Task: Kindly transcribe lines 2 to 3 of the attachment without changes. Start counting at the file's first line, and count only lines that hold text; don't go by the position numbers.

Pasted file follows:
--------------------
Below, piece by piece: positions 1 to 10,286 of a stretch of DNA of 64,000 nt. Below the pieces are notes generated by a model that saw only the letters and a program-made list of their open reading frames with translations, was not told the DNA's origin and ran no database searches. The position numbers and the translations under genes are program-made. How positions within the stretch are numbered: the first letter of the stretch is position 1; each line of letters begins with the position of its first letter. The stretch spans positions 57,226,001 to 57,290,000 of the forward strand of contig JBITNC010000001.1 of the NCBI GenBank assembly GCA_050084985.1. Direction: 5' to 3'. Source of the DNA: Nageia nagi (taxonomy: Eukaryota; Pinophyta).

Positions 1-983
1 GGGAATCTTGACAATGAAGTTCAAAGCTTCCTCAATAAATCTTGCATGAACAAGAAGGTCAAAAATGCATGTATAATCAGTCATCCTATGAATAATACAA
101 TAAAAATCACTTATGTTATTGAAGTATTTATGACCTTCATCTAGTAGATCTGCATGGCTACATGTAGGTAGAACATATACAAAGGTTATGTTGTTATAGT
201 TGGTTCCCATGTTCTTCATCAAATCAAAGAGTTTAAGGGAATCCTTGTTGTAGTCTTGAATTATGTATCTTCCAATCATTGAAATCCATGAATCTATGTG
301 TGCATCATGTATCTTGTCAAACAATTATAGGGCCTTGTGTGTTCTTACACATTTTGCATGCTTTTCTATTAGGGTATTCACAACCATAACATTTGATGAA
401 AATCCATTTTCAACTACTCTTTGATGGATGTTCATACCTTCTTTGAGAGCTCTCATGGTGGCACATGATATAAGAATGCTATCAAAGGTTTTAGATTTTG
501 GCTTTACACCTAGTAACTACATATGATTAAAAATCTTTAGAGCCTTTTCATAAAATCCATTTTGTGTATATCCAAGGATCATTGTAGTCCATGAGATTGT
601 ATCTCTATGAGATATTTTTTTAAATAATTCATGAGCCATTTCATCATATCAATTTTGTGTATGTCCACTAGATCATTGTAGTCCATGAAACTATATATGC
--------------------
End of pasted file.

Positions 1-983
1 GGGAATCTTGACAATGAAGTTCAAAGCTTCCTCAATAAATCTTGCATGAACAAGAAGGTCAAAAATGCATGTATAATCAGTCATCCTATGAATAATACAA